Although I had promised myself a great deal of instructive conversation with him on the conduct of the married state, of which I had then a near prospect, he did not say much upon that topick. Mr. Seward heard him once say, that “a man has a very bad chance for happiness in that state, unless he marries a woman of very strong and fixed principles of religion.” He maintained to me, contrary to the common notion, that a woman would not be the worse wife for being learned ; in which, from all that I have observed of Artemisias, I humbly differed from him. That a woman should be sensible and well informed, I allow to be a great advantage ; and think that Sir Thomas Overbury 4, in his rude versification, has very judiciously pointed out that degree of intelligence which is to be desired in a female companion :

“ Give me, next good, an understanding wife,

By Nature wise, not learned by much art; “ Some knowledge on her side will all


“ More scope of conversation impart;
“ Besides, her inborne virtue fortifie;

They are most firmly good, who best know why.”

When I censured a gentleman of my acquaintance for marrying a second time, as it shewed a disregard of his first wife, he said, “ Not at all, Sir. On the contrary, were he not to marry again, it might be concluded that his first wife had given him a disgust to marriage ; but by taking a second wife he pays the highest compliment to the first, by shewing that she made him so happy as a married man, that he wishes to be so a second time.” So ingenious a turn did he give to this delicate question. And yet, on another occasion, he owned that he once had almost asked a promise of Mrs. Johnson that she would not marry again, but had checked himself. Indeed I cannot help thinking, that in his case the request would have been unreasonable ; for Mrs. Johnson forgot, or thought it no injury to the memory of her first 1769. love,--the husband of her youth and the father of her children,-to make a Ætat. 7o. second marriage, why should she be precluded from a third, should she be fo inclined? In Johnson's persevering fond appropriation of his Tetty, even after her decease, he seems totally to have overlooked the prior claim of the honest Birmingham trader. I presume that her having been married before had, at times, given him some uneasiness; for I remember his observing upon the marriage of one of our common friends, “ He has done a very foolish thing, Sir; he has married a widow, when he might have had a maid.”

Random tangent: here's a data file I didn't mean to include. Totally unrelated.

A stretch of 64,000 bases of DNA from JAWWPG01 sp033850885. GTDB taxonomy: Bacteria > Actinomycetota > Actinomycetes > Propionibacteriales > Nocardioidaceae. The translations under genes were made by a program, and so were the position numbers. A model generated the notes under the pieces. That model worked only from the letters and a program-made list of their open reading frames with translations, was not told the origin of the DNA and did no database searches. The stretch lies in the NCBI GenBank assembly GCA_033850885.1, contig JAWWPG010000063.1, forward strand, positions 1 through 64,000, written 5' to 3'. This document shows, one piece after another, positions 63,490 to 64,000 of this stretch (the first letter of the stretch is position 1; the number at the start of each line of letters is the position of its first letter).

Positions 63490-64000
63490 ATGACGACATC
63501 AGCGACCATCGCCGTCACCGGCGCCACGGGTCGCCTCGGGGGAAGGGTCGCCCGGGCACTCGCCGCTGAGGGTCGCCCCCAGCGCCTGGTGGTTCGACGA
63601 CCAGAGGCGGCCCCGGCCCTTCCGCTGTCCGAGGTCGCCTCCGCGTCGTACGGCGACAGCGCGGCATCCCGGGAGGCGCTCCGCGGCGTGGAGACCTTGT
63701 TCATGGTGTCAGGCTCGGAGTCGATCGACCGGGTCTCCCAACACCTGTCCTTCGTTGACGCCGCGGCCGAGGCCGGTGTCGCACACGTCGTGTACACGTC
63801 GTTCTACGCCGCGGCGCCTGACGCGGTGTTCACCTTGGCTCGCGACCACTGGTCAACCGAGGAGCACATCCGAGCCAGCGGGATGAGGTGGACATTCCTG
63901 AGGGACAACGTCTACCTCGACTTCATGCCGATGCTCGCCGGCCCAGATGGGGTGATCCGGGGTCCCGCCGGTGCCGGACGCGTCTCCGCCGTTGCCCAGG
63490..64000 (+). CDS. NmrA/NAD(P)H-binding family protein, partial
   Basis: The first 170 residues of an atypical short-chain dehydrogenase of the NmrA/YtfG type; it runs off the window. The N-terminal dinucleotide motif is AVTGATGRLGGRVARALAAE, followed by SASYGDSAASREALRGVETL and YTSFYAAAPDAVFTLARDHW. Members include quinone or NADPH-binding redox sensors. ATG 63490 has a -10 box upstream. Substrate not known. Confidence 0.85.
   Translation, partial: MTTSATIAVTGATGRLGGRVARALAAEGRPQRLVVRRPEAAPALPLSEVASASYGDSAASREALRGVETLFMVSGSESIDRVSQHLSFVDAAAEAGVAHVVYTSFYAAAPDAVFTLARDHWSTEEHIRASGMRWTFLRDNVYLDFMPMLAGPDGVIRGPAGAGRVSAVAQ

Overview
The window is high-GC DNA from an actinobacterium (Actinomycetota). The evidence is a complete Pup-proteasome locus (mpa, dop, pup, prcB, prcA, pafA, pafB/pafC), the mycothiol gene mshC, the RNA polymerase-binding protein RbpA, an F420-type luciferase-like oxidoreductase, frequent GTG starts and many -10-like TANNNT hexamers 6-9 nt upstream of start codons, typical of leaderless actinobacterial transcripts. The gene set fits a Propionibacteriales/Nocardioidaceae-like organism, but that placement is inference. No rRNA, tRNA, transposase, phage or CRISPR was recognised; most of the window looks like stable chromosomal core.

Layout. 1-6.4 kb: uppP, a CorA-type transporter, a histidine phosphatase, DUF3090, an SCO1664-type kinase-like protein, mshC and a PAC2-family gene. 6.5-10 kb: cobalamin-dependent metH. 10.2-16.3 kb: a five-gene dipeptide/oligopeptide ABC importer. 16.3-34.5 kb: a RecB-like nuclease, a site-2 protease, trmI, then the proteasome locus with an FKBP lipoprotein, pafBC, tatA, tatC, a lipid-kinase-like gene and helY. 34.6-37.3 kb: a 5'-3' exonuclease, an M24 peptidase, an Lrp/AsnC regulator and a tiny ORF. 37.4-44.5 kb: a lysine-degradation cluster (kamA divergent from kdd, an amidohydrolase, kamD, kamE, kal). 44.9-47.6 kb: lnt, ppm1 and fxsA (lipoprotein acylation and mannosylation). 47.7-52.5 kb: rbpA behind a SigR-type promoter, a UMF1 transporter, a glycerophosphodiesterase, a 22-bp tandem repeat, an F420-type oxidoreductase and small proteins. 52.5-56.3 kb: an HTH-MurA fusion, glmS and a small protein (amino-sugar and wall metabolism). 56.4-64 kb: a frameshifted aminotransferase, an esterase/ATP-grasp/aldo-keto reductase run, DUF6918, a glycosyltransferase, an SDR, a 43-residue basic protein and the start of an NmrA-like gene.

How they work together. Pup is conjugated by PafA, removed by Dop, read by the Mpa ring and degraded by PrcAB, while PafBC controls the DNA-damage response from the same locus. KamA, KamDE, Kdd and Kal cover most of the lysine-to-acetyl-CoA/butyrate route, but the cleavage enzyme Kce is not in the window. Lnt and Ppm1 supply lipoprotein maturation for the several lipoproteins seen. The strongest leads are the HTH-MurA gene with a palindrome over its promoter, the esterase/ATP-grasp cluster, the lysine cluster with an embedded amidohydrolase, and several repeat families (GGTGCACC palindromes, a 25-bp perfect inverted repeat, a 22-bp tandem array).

4 « A Wife," a poem, 1614.

We drank tea with Mrs. Williams. I had last year the pleasure of seeing Mrs. Thrale at Dr. Johnson's one morning, and had conversation enough with her to admire her talents, and to shew her that I was as Johnsonian as herself. Dr. Johnson had probably been kind enough to speak well of me, for this evening he delivered me a very polite card from Mr. Thrale and her, inviting me to Streatham.

On the 6th of October I complied with this obliging invitation, and found, at an elegant villa, fix miles from town, every circumstance that can make society pleasing. Johnson, though quite at home, was yet looked up to with an awe, tempered by affection, and seemed to be equally the care of his hoft and hostess. I rejoiced at seeing him so happy.

He played off his wit against Scotland with a good humoured pleasantry, which gave me, though no bigot to national prejudices, an opportunity for a little contest with him. I having said that England was obliged to us for gardeners, almost all their good gardeners being Scotchmen,- Johnson. " Why, Sir, that is because gardening is much more necessary amongst you than with us, which makes so many of your people learn it. It is all gardening with you. Things which grow wild here, must be cultivated with great care in Scotland. Pray now, (throwing himself back in his chair, and laughing) are you ever able to bring the shoe to perfection ?”

I boasted that we had the honour of being the first to abolish the unhospitable, troublesome, and ungracious custom of giving vails to servants. Johnson. “ Sir, you abolished vails, because you were too poor to be able to give them.”

Mrs. Thrale disputed with him on the merit of Prior. He attacked him powerfully ; said, he wrote of love like a man who had never felt it: his love verses were college verses: and he repeated the song, “ Alexis shunn'd his fellow swains,” &c. in so ludicrous a manner, as to make us all wonder how any one could have been pleased with such fantastical stuff. Mrs. Thrale stood